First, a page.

But I did not always get assigned to the children’s ward. To be honest I did not like having to help in the adult rooms.  You never knew what you would see, especially on Mondays.  Often on Mondays, the results of a weekend of carousing were evident in hospital beds filled with adults who had been in car accidents.  I really did not like to see people in traction and stitched up.  I would get a little sick to my stomach when ever I entered a room. But since, in those days I wanted to be a nurse, I did whatever I was asked. So into a room I would go carrying the sheets or other items as requested. 

My time as a Candy Striper lasted not quite two years. It was on a Monday…accident day… that it ended.  I remember entering a room,  then waking up in the volunteer office and seeing my Dad talking to the director.  It was my last day.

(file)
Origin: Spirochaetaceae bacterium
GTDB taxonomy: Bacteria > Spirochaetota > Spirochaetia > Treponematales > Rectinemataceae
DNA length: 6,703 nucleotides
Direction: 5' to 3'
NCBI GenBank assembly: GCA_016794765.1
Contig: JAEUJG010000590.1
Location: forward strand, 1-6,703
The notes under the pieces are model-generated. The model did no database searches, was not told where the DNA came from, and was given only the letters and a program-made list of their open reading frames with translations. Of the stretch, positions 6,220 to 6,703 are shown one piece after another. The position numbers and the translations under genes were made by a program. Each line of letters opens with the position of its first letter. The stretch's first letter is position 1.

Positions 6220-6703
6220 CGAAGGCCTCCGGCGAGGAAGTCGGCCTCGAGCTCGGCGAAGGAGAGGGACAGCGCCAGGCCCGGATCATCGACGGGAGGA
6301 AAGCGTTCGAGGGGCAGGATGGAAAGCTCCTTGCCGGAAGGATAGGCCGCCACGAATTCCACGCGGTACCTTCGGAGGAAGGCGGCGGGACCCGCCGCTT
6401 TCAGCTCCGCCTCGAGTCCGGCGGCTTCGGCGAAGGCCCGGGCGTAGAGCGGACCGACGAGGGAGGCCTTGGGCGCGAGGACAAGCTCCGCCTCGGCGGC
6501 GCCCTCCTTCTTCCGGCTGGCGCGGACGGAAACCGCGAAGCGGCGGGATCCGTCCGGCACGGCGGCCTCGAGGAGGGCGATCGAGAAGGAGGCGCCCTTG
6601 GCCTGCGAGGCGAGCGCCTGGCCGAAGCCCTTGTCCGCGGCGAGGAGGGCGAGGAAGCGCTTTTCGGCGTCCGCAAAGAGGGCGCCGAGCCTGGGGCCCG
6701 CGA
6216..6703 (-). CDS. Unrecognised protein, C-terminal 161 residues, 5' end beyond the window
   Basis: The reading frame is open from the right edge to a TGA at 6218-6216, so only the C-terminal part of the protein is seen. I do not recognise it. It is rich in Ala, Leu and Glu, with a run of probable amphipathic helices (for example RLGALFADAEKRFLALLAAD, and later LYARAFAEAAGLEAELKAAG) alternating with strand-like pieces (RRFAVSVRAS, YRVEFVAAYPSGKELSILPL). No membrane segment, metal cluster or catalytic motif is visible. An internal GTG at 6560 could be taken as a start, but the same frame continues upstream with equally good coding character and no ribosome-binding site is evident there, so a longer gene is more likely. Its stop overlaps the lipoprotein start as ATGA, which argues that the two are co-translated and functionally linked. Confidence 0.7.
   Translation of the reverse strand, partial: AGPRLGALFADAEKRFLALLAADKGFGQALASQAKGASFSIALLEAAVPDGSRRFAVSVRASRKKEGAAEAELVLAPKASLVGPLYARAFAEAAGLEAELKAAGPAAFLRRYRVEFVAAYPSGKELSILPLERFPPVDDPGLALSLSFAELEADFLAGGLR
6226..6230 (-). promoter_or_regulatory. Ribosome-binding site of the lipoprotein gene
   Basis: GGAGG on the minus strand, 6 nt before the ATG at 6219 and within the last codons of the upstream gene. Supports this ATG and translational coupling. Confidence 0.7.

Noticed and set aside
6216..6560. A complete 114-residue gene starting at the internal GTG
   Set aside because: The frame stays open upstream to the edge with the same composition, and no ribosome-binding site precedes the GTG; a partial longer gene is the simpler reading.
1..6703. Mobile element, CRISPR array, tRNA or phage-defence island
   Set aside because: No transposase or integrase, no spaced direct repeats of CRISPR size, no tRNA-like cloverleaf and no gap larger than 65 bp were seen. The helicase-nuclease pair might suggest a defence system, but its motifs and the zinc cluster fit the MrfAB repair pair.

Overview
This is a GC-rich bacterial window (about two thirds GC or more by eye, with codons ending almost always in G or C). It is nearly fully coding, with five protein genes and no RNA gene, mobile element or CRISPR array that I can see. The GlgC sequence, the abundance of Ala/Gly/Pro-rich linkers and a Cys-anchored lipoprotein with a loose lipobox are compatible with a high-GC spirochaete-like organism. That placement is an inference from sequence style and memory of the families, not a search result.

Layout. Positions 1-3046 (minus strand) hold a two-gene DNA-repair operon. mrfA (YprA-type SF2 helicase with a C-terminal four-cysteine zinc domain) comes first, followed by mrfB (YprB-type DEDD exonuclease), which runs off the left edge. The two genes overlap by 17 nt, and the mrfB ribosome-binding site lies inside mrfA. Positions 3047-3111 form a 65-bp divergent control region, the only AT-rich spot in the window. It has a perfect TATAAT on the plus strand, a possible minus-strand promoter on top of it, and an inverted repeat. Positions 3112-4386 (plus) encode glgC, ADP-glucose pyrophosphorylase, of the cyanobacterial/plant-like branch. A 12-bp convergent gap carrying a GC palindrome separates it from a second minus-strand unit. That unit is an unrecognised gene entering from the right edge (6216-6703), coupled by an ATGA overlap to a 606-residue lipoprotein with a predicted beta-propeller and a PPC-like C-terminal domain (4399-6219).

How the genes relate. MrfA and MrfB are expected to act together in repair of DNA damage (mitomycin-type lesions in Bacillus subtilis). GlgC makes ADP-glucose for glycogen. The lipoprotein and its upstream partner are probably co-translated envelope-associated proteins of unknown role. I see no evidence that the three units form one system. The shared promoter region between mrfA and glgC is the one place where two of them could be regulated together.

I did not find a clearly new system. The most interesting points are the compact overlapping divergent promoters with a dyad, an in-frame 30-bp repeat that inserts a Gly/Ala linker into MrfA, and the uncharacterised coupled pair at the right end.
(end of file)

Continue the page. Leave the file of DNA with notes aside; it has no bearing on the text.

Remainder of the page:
I did not do anything wrong. Just walked into a room, as I was told to, and ended up being there just as a man died.  I passed out. I am not proud of that, nor of the fact that I did not go back. But the sight of blood and death did not make a positive impression. I realized then I would never be a nurse. 

It made it difficult, years later, when I married a medical student.  While others would visit their spouses when they were on call, I did my best to avoid the hospital. For me heading over to the hospital for a chat was just not my idea of fun. 

As the years pass, I learned to let go of my discomfort in hospitals.  I no longer get a sick feeling in my stomach when I enter a hospital. I am aware of the good aspects along with with difficult ones.